3. Serve litter abatement orders on people who won’t clean up litter. You must clean up litter on public land (no matter who dropped it). But you can serve litter abatement orders on people on private land.
  4. Don’t mow grass verges of highways until you’ve cleaned up litter, otherwise this just sends shards of glass & plastic flying everywhere. Clean up first, then mow.
  5. Reduce cigarette litter by providing proper bins (especially now that smoking indoors is banned). Ballot Bin is proven to reduce cigarette butt litter by up to 73%.No Butts offers smoking shelters that are specially designed for butts not to fly away in the wind (also for offices, these can minimise fire risks from discarded butts).
  6. The Gumdrop Bin is an ingenious invention to stop gum litter (the same company also makes a personal gum bin that once full, can be sent off using a freepost label, to get discounts on new ones). This bin takes 500 pieces of gum, and can be mounted to the wall or to posts in shopping malls, football stadiums, supermarkets, car parks or anywhere else.

how communities can create litter-free communities

  1. Send complaints of litter to Fix My Street, with photos if possible. These go direct to councils and as the complaints are made public online, they tend to get fixed pretty quickly. Councils have legal duty to clean litter on public land (no matter who dropped it) and they can serve litter abatement orders for people on private land that don’t clean it up
  2. Set up a local litter clean-up group with help from CleanupUK (which lists helpful resources on where to buy litter pick-up kits. For beach clean-ups, Surfers Against Sewage has good info including the law and how to get involved.
  3. Organise community recycling boxes with Terracycle. A few are free (sponsored by industry) but most boxes are £100 to £200, you could ask a business or council to sponsor this, or divide the cost between many people. This creates a one-off amnesty to get litter out of your town, which is then recycled into other goods. The boxes take difficult-to-recycle items, hence the cost. There are boxes for everything from mixed boxes for everything from party waste to plastic waste to cigarette waste and balloons.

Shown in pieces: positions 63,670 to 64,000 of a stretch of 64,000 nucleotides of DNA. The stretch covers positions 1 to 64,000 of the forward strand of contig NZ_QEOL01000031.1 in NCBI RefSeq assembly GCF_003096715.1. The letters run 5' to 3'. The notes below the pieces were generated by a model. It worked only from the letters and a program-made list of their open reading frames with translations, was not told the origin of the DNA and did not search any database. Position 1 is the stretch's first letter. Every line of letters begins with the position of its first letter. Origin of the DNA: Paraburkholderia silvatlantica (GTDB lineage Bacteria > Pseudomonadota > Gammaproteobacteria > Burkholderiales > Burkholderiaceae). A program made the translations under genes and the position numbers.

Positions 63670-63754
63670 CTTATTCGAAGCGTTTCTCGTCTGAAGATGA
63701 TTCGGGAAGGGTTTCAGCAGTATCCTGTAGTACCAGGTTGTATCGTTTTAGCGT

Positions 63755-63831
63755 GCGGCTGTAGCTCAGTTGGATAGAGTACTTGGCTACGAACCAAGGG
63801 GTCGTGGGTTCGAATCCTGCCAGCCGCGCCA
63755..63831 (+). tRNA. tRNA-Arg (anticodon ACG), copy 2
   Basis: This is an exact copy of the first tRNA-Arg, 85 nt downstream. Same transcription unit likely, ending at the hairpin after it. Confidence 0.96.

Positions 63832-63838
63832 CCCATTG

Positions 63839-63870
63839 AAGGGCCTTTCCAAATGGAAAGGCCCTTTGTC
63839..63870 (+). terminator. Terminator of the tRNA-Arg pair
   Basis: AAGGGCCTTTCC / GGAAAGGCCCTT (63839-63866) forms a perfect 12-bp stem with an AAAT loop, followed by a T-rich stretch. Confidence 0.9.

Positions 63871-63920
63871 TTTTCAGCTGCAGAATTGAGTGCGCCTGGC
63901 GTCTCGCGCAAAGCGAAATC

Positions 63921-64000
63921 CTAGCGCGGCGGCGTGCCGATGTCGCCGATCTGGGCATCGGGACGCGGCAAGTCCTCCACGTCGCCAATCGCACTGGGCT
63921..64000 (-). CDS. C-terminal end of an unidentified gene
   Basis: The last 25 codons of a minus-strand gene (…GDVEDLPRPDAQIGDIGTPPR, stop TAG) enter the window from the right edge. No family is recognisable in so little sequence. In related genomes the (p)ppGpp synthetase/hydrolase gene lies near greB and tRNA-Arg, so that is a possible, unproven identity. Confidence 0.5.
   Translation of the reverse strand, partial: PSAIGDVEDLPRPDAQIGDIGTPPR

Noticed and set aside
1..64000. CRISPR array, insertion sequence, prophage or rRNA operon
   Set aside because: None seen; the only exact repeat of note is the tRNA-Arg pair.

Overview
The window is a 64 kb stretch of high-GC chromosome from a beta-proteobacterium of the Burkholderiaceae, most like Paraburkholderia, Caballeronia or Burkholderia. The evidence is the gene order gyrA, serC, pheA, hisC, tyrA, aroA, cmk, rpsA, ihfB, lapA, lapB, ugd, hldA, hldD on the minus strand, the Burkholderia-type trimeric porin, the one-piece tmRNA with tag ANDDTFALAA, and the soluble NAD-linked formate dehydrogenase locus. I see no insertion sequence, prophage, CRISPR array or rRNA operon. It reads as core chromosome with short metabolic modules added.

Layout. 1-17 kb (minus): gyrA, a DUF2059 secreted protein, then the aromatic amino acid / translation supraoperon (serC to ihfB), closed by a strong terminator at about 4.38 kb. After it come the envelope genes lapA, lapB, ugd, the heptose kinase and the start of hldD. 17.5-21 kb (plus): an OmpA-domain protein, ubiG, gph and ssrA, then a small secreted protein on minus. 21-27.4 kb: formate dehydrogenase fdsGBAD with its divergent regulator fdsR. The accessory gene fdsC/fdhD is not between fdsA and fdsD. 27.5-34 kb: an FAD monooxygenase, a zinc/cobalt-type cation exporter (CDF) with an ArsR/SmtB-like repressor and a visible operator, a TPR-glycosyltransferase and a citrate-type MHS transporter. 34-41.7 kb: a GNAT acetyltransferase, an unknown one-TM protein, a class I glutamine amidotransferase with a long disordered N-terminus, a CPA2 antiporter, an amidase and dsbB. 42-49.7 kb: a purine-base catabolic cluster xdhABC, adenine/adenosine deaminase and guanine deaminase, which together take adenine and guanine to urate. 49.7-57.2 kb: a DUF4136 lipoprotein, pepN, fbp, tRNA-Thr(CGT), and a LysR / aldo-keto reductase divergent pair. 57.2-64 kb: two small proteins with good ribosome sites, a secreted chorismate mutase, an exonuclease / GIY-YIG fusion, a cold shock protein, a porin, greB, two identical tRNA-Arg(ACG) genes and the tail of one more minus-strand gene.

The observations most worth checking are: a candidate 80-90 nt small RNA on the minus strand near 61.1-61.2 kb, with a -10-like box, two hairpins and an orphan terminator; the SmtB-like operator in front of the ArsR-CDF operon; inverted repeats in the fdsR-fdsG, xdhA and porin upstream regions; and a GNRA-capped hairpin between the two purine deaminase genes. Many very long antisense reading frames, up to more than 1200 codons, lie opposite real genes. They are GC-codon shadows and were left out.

4. Don’t ever release balloons or fire lanterns, both cause immense harm to wildlife and the latter even puts lifeboat crew at risk, as coastguards often mistake them for emergency flares.
  5. Be inspired by the Devon town of Modbury, and create a plastic-bag free town. No council involvement is needed. Just get the local media involved, send everyone a free cloth bag and ask local businesses to sell items in reusable bags or compostable pots. That’s what happened in this small town, and the entire town was plastic-bag-free within a month, even the local supermarket got involved. The town also created a plastic bag amnesty, with donated bags sent off to be made into plastic garden benches.
  6. One farmer had a wonderful idea that local councils could consider: having registration numbers printed on fast food receipts. So if people drop fast food litter out of car windows, they get a fine in the post, just like with speeding.